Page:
This paper sets out to evaluate the claim that Aristotle’s Assertoric Syllogistic is a relevance logic or shows significant similarities with it. I prepare the grounds for a meaningful comparison by extracting the notion of relevance employed in the most influential work on modern relevance logic, Anderson and Belnap’s Entailment. This notion is characterized by two conditions imposed on the concept of validity: first, that some meaning content is shared between the premises and the conclusion, and second, that (...) the premises of a proof are actually used to derive the conclusion. Turning to Aristotle’s Prior Analytics, I argue that there is evidence that Aristotle’s Assertoric Syllogistic satisfies both conditions. Moreover, Aristotle at one point explicitly addresses the potential harmfulness of syllogisms with unused premises. Here, I argue that Aristotle’s analysis allows for a rejection of such syllogisms on formal grounds established in the foregoing parts of the Prior Analytics. In a final section I consider the view that Aristotle distinguished between validity on the one hand and syllogistic validity on the other. Following this line of reasoning, Aristotle’s logic might not be a relevance logic, since relevance is part of syllogistic validity and not, as modern relevance logic demands, of general validity. I argue that the reasons to reject this view are more compelling than the reasons to accept it and that we can, cautiously, uphold the result that Aristotle’s logic is a relevance logic. (shrink)
The science of logic has occupied an important role in Islamic history. Especially when al-Gazali 505-1111 has come and claimed that who learned Islamic sciences, without learning the Logic we cannot trust in his knowledge. From this time The science of logic has been flourished and quietly began to include in many sciences even Tefsir and Fiqh. After that, Al-razzi 606/1210 has established a big school in Islamic philosophy in general and in logic in particular. (...) al-Khonaji 646/1248 one of his important students. Who moved from Iran to Egypt and became Qadi al-Qudat (Chief Islamic justice). He has improved The science of logic by his books; like Keshf al-Asrar. In the sixth/twelfth one of his books has been spread in Muslim world and became the first step for who wanted to learn Logic. Beside that we have a lot of scholars has made commentaries on this book. In this article we focused on (Metn al-Jumal) by al-Konaji with his spreading in the Sixth. Seventh h.centuries. (shrink)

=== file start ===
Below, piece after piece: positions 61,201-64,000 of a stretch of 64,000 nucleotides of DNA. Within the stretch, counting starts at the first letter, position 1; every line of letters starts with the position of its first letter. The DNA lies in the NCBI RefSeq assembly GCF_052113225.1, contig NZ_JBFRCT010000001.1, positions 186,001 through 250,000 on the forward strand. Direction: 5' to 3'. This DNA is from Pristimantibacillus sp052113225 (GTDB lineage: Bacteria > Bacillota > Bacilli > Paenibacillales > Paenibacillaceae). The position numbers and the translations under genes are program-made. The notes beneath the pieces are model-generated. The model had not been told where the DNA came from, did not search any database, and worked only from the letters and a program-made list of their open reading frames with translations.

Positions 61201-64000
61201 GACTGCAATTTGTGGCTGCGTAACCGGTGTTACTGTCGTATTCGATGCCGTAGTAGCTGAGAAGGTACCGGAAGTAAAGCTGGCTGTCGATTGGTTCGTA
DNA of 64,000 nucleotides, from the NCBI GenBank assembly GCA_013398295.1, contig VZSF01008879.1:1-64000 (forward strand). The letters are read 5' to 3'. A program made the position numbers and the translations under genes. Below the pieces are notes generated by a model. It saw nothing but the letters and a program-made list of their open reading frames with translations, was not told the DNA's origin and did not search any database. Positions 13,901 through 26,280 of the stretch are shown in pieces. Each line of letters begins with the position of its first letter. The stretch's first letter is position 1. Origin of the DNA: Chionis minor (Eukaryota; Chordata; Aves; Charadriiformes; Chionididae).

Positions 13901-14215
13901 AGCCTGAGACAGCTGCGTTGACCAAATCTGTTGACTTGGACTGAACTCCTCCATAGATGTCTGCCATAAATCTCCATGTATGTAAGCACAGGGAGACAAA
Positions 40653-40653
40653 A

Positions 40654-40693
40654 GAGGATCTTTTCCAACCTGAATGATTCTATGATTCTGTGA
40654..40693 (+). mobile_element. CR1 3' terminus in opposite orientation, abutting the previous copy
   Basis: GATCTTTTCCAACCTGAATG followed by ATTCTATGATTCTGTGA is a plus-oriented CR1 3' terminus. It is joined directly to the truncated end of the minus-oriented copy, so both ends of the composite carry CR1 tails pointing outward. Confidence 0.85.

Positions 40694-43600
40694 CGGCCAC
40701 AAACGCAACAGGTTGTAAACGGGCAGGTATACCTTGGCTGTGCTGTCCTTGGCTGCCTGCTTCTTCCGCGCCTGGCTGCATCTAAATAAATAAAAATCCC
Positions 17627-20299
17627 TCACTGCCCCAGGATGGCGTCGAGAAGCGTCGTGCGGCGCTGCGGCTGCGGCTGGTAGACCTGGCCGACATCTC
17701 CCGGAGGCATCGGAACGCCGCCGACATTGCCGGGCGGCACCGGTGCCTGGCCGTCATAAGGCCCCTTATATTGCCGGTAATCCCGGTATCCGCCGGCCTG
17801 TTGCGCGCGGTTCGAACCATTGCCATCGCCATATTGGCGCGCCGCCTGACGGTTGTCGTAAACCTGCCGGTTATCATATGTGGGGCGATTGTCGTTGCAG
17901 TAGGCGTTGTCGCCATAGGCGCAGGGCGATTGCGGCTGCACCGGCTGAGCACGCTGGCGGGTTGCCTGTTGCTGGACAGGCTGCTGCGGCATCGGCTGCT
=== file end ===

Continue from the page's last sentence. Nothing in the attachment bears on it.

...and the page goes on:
This paper is a discussion of the treatment of Leibniz's conception of substance in Heidegger's The Metaphysical Foundations of Logic. I explain Heidegger's account, consider its relation to recent interpretations of Leibniz in the Anglophone secondary literature, and reflect on the ways in which Heidegger's methodology may illuminate what it is to read Leibniz and other figures in the history of philosophy.
ABSTRACT: A detailed presentation of Stoic theory of arguments, including truth-value changes of arguments, Stoic syllogistic, Stoic indemonstrable arguments, Stoic inference rules (themata), including cut rules and antilogism, argumental deduction, elements of relevance logic in Stoic syllogistic, the question of completeness of Stoic logic, Stoic arguments valid in the specific sense, e.g. "Dio says it is day. But Dio speaks truly. Therefore it is day." A more formal and more detailed account of the Stoic theory of deduction can (...) be found in S. Bobzien, Stoic Syllogistic, OSAP 1996. (shrink)
The revival of analytic metaphysics in the latter half of the twentieth century is typically understood as a consequence of the critiques of logical positivism, Quine’s naturalization of ontology, Kripke’s Naming and Necessity, clarifications of modal notions in logic, and the theoretical exploitation of possible worlds. However, this explanation overlooks the work of metaphysicians at the height of positivism and linguisticism that affected metaphysics of the late twentieth century. Donald C. Williams is one such philosopher. In this paper I (...) explain how Williams’s fundamental ontology and philosophy of time influenced in part the early formation of David Lewis’s metaphysics. Thus, Williams played an important role in the revival of analytic metaphysics. (shrink)